Is it really time for Six on Saturday already? Despite everything, the week flies by. Spring is well under way. I do love this time of year. It has been exceptionally warm and sunny (for the west of Ireland at least), but we won’t complain. So here is this week’s six.
1. Ragged jack kale self seeds its self freely around the garden and at this time of year the flowers are valuable food source for pollinators – usually bumblebees and hoverflies but I have also had a solitary honey bee.
2. Common carder bee – this one feeding on comfrey that is now flowering outside as well as in the greenhouse.
3. Autumn olive – the flowers smell a little of citrus and are popular with bumblebees too.
4. Crab apples. There is the one I showed last week. It is at it’s best now and the scent is heavenly. I have another crab which is the red leafed variety. The flowers are pink and not too plentiful – in fact it’s hard to see them against the leaves. The fruits are tiny. Still I like the leaf colour, as it adds contrast to the mainly green leaves of the other trees in the garden.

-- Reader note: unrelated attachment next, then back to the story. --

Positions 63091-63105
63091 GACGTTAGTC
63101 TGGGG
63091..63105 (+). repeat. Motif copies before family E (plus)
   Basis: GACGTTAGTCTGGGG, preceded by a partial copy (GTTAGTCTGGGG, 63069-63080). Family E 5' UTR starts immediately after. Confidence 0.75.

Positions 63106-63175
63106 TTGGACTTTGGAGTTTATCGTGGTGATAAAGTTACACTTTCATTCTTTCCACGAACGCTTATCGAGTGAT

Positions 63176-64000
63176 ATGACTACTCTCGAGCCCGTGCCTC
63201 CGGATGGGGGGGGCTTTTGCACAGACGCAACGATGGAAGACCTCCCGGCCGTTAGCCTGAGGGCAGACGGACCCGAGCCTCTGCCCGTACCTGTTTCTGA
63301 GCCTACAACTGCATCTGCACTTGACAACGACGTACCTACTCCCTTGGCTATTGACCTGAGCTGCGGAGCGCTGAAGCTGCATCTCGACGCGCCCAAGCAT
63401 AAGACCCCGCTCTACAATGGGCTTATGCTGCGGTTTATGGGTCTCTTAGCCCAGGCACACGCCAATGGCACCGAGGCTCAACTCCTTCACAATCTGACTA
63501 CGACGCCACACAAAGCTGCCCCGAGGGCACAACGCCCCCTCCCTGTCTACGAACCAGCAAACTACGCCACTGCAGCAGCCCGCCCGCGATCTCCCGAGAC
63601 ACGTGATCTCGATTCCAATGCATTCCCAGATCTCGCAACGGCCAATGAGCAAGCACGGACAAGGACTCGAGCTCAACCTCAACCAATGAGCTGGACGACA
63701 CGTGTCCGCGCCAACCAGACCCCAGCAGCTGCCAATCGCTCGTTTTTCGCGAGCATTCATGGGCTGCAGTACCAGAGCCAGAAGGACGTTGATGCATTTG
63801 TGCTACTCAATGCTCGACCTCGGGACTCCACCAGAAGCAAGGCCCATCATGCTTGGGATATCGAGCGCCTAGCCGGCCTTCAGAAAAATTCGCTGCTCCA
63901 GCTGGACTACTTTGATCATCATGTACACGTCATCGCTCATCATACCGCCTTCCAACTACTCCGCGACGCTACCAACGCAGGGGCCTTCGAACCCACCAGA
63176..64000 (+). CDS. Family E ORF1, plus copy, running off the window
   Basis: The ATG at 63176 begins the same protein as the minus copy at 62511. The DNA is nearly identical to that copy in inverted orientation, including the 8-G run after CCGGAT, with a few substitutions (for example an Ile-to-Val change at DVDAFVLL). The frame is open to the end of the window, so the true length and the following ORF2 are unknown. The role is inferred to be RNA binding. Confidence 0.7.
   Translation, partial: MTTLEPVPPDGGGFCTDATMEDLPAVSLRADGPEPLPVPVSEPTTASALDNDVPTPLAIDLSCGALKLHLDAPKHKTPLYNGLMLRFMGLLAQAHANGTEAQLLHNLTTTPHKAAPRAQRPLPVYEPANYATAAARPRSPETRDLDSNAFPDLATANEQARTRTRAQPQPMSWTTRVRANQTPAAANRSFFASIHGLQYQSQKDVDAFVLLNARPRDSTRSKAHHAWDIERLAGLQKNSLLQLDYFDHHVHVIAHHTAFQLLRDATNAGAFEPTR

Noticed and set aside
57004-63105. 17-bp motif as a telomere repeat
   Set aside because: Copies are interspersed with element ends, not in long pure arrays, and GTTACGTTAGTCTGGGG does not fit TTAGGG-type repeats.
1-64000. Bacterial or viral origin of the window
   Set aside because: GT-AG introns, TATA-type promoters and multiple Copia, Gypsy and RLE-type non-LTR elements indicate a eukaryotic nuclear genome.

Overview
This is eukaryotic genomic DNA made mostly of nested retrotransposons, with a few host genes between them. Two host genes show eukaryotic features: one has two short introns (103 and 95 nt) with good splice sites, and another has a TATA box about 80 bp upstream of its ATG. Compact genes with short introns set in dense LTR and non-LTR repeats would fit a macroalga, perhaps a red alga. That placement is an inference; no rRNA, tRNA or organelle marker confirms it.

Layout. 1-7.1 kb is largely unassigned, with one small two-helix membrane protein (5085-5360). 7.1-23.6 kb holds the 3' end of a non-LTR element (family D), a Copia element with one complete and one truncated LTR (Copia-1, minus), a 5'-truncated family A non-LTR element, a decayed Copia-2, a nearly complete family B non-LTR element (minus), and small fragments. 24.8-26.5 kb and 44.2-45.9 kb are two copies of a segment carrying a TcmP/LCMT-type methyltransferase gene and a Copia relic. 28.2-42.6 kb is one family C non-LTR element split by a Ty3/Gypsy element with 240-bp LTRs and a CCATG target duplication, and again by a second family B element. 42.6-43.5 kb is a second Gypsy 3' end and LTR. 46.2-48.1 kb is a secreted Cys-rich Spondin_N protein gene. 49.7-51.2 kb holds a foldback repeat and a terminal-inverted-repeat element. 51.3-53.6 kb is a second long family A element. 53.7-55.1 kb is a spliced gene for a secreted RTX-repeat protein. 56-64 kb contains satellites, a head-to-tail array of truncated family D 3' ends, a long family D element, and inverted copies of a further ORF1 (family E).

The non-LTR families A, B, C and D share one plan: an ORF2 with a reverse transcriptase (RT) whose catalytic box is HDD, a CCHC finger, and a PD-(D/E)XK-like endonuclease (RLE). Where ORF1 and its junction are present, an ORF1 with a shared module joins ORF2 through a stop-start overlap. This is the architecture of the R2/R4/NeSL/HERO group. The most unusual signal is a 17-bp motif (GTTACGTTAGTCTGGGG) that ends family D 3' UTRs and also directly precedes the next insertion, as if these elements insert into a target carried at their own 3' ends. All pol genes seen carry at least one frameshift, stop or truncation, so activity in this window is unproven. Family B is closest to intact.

5. American Hawthorn is also in flower. It usually flowers a bit earlier than our native hawthorn.
6. Red campion, I grew these from native seed collected at Raheens wood and they are doing well at the base of a hedge.
We are at that period of late autumn when we get the best colours from the trees around us – so that is this weeks six on Saturday.
1. Oak is probably one of my favourite trees. We have a few young oak in our hedgerow and I have planted some acorns we collected a couple of weeks ago.
2. The beech hedge is turning from yellow to brown now, and is proving popular with the little birds particularly the blue and coal tits. It’s a great place to hide after you managed to get a whole peanut from the bird feeder!
3. Larch grows in the wood that borders the garden.
4. I love the way these willow leaves go banana yellow – we had three nights frost earlier in the week and they really start to yellow up after that.
5. Lots and lots of rain today – here a dying hazel leaf next to some new shots – a promise of spring to come.
6. And finally alder seeds – again covered in raindrops.